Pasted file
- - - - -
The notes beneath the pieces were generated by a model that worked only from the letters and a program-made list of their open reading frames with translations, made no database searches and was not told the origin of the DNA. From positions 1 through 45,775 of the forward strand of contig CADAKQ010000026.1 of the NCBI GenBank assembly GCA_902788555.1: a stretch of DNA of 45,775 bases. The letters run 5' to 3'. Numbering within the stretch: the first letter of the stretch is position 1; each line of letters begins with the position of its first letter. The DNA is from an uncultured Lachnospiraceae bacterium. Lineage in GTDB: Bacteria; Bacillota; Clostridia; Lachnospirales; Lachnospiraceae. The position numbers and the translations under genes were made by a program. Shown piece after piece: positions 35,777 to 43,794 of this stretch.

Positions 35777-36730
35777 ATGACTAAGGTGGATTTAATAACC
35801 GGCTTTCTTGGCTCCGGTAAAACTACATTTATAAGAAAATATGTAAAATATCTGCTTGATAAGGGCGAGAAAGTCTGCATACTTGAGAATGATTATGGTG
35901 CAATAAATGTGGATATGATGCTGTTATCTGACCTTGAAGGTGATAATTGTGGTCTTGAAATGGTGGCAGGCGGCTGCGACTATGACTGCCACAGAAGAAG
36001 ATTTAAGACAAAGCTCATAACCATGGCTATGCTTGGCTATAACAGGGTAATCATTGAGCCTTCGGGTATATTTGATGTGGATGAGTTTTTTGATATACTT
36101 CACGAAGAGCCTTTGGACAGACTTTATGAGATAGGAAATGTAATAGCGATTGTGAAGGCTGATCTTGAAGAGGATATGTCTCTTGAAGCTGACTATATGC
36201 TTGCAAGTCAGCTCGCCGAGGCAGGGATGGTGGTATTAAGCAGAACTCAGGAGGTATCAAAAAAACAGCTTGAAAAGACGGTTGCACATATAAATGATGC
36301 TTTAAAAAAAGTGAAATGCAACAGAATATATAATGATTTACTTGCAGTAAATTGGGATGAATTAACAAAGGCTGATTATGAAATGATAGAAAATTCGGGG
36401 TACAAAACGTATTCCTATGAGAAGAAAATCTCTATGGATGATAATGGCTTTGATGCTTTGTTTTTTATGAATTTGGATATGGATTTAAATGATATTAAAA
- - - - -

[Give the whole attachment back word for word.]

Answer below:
The notes beneath the pieces were generated by a model that worked only from the letters and a program-made list of their open reading frames with translations, made no database searches and was not told the origin of the DNA. From positions 1 through 45,775 of the forward strand of contig CADAKQ010000026.1 of the NCBI GenBank assembly GCA_902788555.1: a stretch of DNA of 45,775 bases. The letters run 5' to 3'. Numbering within the stretch: the first letter of the stretch is position 1; each line of letters begins with the position of its first letter. The DNA is from an uncultured Lachnospiraceae bacterium. Lineage in GTDB: Bacteria; Bacillota; Clostridia; Lachnospirales; Lachnospiraceae. The position numbers and the translations under genes were made by a program. Shown piece after piece: positions 35,777 to 43,794 of this stretch.

Positions 35777-36730
35777 ATGACTAAGGTGGATTTAATAACC
35801 GGCTTTCTTGGCTCCGGTAAAACTACATTTATAAGAAAATATGTAAAATATCTGCTTGATAAGGGCGAGAAAGTCTGCATACTTGAGAATGATTATGGTG
35901 CAATAAATGTGGATATGATGCTGTTATCTGACCTTGAAGGTGATAATTGTGGTCTTGAAATGGTGGCAGGCGGCTGCGACTATGACTGCCACAGAAGAAG
36001 ATTTAAGACAAAGCTCATAACCATGGCTATGCTTGGCTATAACAGGGTAATCATTGAGCCTTCGGGTATATTTGATGTGGATGAGTTTTTTGATATACTT
36101 CACGAAGAGCCTTTGGACAGACTTTATGAGATAGGAAATGTAATAGCGATTGTGAAGGCTGATCTTGAAGAGGATATGTCTCTTGAAGCTGACTATATGC
36201 TTGCAAGTCAGCTCGCCGAGGCAGGGATGGTGGTATTAAGCAGAACTCAGGAGGTATCAAAAAAACAGCTTGAAAAGACGGTTGCACATATAAATGATGC
36301 TTTAAAAAAAGTGAAATGCAACAGAATATATAATGATTTACTTGCAGTAAATTGGGATGAATTAACAAAGGCTGATTATGAAATGATAGAAAATTCGGGG
36401 TACAAAACGTATTCCTATGAGAAGAAAATCTCTATGGATGATAATGGCTTTGATGCTTTGTTTTTTATGAATTTGGATATGGATTTAAATGATATTAAAA